It was spring, and the end of the school year was fast approaching. Mrs. Collins sat at her desk, wishing it would come sooner. Mrs. Collins was in her 5th year of teaching at the local Christian school and felt that the year had been a waste. Her 20 2nd graders didn’t seem to be understanding any of the new concepts she was teaching them. Worst of all, none of them seemed to have matured spiritually either. Some of her students, she was sure, had already trusted Christ as their savior. However, some seemed farther from accepting the truth than they did at the beginning of the year.
It was close to Easter, and Mrs. Collins was telling the children the Easter story and about how the children needed to trust in Jesus Christ, but it felt more like an obligation than an opportunity to affect a child’s life. The children were restless and not listening to a word Mrs. Collins was saying. Finally, Mrs. Collins decided to take the students outside.
Once outside, she told the students to look for signs of new life. At first, the students just talked to each other, but soon, you could hear the excitement in their voices as they discovered the beauty of the warm spring day.
“Look!” cried Chris. “I found a worm under this rock!” All the boys ran over to look at this new discovery.
“Oh! It’s a baby bird!” Dianne said. All around her, Mrs. Collins’ students were shouting in delight as they found the next creature under a rock or behind a bush. Finally, Mrs. Collins told the class to go back inside, amid the disappointed sighs.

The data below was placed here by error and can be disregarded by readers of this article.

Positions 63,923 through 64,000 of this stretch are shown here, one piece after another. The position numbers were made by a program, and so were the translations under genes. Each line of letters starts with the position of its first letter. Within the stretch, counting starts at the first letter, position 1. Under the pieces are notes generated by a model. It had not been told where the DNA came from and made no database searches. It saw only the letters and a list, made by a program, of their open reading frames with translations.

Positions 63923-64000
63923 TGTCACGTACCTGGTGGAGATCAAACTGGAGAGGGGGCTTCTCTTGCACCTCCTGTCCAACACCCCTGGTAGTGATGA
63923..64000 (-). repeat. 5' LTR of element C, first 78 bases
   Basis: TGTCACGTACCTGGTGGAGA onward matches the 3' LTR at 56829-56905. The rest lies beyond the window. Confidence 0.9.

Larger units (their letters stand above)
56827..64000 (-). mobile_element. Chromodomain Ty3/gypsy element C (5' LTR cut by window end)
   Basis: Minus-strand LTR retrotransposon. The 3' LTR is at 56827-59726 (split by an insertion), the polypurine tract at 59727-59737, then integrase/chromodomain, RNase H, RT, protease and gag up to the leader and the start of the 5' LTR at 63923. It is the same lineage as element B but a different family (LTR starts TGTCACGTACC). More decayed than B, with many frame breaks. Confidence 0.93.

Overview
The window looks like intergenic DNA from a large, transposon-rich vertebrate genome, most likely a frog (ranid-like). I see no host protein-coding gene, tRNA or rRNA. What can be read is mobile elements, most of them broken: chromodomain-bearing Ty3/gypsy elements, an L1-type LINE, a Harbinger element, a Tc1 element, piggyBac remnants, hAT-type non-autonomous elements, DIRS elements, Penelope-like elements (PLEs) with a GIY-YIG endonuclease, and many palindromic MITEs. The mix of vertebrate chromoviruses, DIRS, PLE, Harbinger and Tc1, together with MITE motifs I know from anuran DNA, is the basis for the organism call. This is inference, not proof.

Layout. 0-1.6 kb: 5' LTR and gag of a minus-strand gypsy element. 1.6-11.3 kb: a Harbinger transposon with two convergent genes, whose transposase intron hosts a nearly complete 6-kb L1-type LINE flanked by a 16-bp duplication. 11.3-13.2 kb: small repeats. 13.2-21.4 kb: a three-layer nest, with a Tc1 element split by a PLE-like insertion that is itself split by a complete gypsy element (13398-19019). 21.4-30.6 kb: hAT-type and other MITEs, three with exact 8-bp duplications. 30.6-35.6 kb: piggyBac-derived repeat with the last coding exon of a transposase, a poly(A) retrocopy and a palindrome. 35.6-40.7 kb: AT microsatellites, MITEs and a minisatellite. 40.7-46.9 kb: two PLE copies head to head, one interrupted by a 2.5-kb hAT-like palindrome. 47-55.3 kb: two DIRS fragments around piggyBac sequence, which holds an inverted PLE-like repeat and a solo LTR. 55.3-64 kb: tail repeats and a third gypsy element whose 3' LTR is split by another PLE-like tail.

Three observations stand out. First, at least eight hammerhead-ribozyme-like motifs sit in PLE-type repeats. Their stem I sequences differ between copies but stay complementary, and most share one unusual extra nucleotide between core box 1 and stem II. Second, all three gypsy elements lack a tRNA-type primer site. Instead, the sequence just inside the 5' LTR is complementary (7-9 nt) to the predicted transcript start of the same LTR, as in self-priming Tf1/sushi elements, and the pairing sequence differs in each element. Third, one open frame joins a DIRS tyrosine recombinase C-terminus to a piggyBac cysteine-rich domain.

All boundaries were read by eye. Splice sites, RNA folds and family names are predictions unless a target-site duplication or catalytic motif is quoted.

When they got back to the classroom, Mrs. Collins felt compelled once again to explain why the children needed to trust in Christ as their savior.
“When we went outside, all of you found wonderful examples of new life.” Mrs. Collins began. “When we trust in Jesus Christ to be our savior, we become a new creation. The old has gone away and a new life begins.”
“But why should we trust in Jesus?” little Steven asked. Leave it to Steven to be the class skeptic. Any other day, Mrs. Collins would have punished him for trying to arouse the class. But Mrs. Collins felt this was different from most of his outbursts.
Before Mrs. Collins could answer, one of her star students, Rachel said “Well, it’s kind of like when a baby bird tries to fly for the first time. The baby bird has seen it’s mother fly to the nest and come back, but he doesn’t know how. He doesn’t think he can do it. But he has to trust his mom when she tells him to leave the nest. He has to trust his mom that his wings will work. When he finally puts his trust in his wings, that little bird has a whole new life ahead of him…. Right Mrs. Collins?”
“That’s exactly right Rachel,” Mrs. Collins said, fighting back tears. “I couldn’t have said it better myself.”
“Wow.” Steven exclaimed. Mrs. Collins looked at Steven and the rest of the class. All eyes were focused on her. “Mrs. Collins?”
“Can you help me find my wings? I want to fly.”
Holding back the tears, Mrs. Collins embraced Steven. “Yes, Steven. I’ll help you find your wings.”
“And that, my little ones, is how I first learned that Jesus cared about me. I’ll always remember Mrs. Collins, because she took the time to explain the love of Jesus to me. I don’t think I’d be the same today if it weren’t for her.” Steve sighed. “Ok kids. Go out and find those Easter eggs!”
The children excitedly ran away with their Easter baskets. Then Steve felt a tug on the end of his sweater.
He knelt down to look his youngest granddaughter in the eyes.
“I want to learn to fly, just like you.”
Steve let the tears flow as he knelt and led Bethany to Christ on that warm spring day. A day set aside to remember what the Lord did for us nearly 2000 years ago.
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